David Lee Summers, Kitt Peak National Observatory
November 17, 2021
Many people who hear the word “astronomer” imagine a scientist spending long nights in an observatory dome peering through a telescope’s eyepiece. In fact, when the Nicholas U. Mayall telescope was commissioned in 1973, astronomers could sit at the telescope’s focus to operate the cameras. In those early days, the telescope operator worked at an analog console in a control room inside the dome. Over the years those telescope controls migrated to computers and the astronomers joined the telescope operators in the control room.
The control room is a cozy space. It’s a long, narrow room. The old analog console dominates one wall. Desks and shelves line the other walls. The closest restroom is two floors below the control room and the control room didn’t even have a sink until one was installed circa 2010. A small microwave allowed the operator and observers to heat their night lunches. When planning for the DESI survey began, people soon realized this space was far too small for the number of scientists who would need to collaborate on a given night while commissioning the instrument. Even during regular observing, it was expected that three or four people would need to be in the control room at the same time.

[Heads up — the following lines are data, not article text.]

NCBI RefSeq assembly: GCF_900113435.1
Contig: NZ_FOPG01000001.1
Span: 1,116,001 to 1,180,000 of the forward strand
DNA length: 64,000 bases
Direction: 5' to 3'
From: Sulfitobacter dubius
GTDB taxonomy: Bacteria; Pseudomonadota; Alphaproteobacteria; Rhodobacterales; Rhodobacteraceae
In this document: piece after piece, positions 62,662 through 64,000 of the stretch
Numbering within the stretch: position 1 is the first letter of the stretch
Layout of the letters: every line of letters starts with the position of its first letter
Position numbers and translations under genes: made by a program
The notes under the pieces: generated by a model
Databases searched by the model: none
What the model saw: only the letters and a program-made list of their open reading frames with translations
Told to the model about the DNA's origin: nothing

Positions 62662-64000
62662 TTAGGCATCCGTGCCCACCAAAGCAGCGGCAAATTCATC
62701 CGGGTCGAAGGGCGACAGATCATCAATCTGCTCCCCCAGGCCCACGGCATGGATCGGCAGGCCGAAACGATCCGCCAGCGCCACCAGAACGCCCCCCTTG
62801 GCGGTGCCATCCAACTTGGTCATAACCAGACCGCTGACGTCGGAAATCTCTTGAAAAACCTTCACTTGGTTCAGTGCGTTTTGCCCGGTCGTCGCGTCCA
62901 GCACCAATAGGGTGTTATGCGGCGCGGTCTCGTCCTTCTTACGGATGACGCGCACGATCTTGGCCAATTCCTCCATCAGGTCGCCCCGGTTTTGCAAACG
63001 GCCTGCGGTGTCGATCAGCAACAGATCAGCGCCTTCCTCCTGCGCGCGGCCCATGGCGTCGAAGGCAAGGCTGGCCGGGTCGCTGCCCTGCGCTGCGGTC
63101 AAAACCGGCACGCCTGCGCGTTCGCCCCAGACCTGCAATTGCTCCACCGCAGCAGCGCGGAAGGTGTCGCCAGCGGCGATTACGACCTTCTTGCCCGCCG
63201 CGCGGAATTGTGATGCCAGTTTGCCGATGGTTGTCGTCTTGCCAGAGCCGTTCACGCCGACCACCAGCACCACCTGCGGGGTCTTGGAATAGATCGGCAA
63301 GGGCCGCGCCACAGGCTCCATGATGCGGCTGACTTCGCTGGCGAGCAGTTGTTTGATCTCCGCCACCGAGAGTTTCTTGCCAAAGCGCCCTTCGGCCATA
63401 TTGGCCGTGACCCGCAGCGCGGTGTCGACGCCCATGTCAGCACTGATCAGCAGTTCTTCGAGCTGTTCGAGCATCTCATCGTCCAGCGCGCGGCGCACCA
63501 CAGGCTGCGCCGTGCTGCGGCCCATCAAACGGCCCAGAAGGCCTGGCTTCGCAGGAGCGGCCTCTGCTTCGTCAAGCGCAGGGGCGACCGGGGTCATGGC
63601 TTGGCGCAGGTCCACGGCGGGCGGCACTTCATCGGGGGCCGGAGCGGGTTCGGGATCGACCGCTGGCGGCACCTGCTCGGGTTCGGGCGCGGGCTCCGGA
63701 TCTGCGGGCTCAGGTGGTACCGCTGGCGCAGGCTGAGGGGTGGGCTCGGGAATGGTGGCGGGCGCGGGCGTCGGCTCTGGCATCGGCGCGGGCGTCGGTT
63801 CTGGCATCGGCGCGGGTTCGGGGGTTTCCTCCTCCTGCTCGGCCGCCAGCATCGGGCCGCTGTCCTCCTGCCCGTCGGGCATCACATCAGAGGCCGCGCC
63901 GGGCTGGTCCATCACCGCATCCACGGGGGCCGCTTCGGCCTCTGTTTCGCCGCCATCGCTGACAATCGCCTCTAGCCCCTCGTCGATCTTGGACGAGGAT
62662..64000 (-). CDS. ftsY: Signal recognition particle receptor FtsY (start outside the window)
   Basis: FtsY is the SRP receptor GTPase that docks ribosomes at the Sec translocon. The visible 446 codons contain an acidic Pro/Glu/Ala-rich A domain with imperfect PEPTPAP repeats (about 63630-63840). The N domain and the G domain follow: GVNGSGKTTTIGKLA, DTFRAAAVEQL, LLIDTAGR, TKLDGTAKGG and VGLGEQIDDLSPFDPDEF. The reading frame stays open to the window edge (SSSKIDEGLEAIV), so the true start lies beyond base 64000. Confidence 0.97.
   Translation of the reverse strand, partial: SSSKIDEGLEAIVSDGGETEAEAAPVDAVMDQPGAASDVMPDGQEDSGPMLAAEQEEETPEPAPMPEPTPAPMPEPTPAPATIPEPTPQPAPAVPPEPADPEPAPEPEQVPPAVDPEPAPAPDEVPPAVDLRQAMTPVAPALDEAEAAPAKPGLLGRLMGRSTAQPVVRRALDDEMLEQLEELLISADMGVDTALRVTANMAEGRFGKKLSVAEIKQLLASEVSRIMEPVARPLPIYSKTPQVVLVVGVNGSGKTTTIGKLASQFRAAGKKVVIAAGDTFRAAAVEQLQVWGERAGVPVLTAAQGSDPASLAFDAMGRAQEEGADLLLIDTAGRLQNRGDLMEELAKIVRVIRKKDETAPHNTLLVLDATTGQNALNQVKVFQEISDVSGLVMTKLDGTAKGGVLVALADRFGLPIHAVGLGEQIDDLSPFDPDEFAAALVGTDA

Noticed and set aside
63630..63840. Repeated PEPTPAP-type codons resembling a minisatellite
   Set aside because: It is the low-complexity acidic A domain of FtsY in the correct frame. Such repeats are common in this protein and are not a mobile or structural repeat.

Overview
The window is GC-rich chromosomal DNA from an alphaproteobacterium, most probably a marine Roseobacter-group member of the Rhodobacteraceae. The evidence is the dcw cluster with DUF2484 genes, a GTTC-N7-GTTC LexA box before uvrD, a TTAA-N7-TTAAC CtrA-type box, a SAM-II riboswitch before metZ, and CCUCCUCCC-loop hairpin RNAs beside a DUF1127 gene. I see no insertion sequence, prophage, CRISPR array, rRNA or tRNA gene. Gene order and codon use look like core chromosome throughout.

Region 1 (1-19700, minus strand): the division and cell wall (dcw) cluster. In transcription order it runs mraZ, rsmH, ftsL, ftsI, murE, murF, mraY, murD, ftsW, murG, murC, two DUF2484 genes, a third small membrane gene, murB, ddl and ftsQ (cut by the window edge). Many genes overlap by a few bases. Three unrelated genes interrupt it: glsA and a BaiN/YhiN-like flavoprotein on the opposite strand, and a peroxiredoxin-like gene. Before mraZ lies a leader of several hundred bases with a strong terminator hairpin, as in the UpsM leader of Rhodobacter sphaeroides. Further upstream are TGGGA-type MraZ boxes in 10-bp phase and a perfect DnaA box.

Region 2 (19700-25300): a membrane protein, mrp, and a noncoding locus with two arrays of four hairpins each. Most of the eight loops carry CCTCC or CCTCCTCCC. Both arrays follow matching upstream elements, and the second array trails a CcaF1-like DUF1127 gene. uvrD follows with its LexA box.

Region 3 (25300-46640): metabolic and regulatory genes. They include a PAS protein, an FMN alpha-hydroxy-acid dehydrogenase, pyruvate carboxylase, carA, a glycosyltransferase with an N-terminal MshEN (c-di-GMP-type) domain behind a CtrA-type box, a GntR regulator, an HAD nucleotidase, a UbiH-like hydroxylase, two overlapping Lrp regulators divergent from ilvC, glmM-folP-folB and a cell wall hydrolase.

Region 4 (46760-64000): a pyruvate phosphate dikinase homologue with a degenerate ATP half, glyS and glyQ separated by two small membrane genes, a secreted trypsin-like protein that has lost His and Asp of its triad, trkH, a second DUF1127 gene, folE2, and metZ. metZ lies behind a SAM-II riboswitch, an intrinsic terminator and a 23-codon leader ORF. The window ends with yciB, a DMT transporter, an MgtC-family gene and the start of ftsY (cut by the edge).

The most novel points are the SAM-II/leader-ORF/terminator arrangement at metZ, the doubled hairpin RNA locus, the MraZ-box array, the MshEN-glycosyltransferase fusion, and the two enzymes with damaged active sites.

A new, larger space within the Mayall building was identified to serve as the control room. A former recreation room on the so-called Utility floor was renovated into a modern control room in 2017. Even before DESI operations began, we moved into the new control room to finish the Mosaic Z-band Legacy Survey. The new control room allowed several scientists to collaborate during the night. There was plenty of desk space for computers and monitors to watch all the telescope and DESI functions. An adjoining room held a small kitchenette and a meeting room. What’s more, restrooms were only one room further on. The U-floor control room seemed a vast improvement as a practical workspace—at least until the unexpected happened and operations had to be stopped in March 2020 for the COVID-19 pandemic.
Although we paused on-sky DESI commissioning, much thought was given to safe operations. Clearly we couldn’t have several people working together in one enclosed room, especially in the days before a vaccine had been developed and before the effectiveness of masks had been demonstrated.
Before the DESI installation began, some astronomers who used Kitt Peak facilities already observed remotely from their home institutions. They could log in and control an instrument through the internet and communicate with the telescope operator through video conferencing software. This idea became the core for new, safe DESI operations. The telescope operator would return to the old control room next to the telescope. A lead DESI observer would work in the new U-floor control room. All other collaborators would work either from home or their home institutions and communicate with the team at the telescope over Zoom.
As an operator who has worked at Kitt Peak since the 1990s, it’s been gratifying to watch DESI’s development and see this next step in the Mayall Telescope’s illustrious history. It’s also been gratifying to see how elements of the telescope’s legacy along with new technology have kept us operating through these challenging times.